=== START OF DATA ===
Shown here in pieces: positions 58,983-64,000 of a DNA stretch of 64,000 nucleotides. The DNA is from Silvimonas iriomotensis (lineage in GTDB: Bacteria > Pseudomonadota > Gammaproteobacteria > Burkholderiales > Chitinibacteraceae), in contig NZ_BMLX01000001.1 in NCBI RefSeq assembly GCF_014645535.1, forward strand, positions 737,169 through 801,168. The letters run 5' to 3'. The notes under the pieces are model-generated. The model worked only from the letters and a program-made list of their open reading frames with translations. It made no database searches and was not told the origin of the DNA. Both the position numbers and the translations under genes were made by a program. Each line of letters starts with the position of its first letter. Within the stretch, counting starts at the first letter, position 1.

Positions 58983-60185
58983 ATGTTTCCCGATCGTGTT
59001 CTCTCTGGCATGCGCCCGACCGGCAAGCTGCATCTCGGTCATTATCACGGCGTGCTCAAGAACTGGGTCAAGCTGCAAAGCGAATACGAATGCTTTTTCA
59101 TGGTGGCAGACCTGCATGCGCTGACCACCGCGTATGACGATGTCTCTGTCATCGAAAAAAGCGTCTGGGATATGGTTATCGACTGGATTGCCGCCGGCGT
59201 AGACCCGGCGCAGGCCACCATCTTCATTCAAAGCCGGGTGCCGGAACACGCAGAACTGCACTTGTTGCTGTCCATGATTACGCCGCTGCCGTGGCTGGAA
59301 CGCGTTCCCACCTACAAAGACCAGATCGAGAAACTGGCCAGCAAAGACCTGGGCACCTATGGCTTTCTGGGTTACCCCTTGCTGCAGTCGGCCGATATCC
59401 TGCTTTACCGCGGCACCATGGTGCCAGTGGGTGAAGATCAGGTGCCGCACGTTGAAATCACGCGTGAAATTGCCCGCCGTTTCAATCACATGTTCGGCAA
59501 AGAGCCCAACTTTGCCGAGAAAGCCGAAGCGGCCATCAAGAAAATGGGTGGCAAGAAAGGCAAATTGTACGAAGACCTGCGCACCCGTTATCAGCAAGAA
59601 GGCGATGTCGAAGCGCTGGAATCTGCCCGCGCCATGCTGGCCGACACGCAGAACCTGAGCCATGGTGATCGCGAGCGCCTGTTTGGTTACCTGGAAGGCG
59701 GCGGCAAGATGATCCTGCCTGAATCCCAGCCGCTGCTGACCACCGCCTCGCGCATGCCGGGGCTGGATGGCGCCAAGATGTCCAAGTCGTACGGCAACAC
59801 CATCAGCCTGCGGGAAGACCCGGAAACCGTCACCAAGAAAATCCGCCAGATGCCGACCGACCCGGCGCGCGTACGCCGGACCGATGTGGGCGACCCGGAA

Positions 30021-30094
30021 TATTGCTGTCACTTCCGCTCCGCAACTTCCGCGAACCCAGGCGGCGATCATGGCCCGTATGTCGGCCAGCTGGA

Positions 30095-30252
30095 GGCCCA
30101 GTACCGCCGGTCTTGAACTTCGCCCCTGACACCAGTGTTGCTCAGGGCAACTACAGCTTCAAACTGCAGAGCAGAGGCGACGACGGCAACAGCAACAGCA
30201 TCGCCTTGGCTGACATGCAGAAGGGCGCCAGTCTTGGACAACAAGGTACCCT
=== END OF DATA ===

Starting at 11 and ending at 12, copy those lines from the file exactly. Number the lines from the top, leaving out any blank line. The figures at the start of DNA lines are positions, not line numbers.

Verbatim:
59701 GCGGCAAGATGATCCTGCCTGAATCCCAGCCGCTGCTGACCACCGCCTCGCGCATGCCGGGGCTGGATGGCGCCAAGATGTCCAAGTCGTACGGCAACAC
59801 CATCAGCCTGCGGGAAGACCCGGAAACCGTCACCAAGAAAATCCGCCAGATGCCGACCGACCCGGCGCGCGTACGCCGGACCGATGTGGGCGACCCGGAA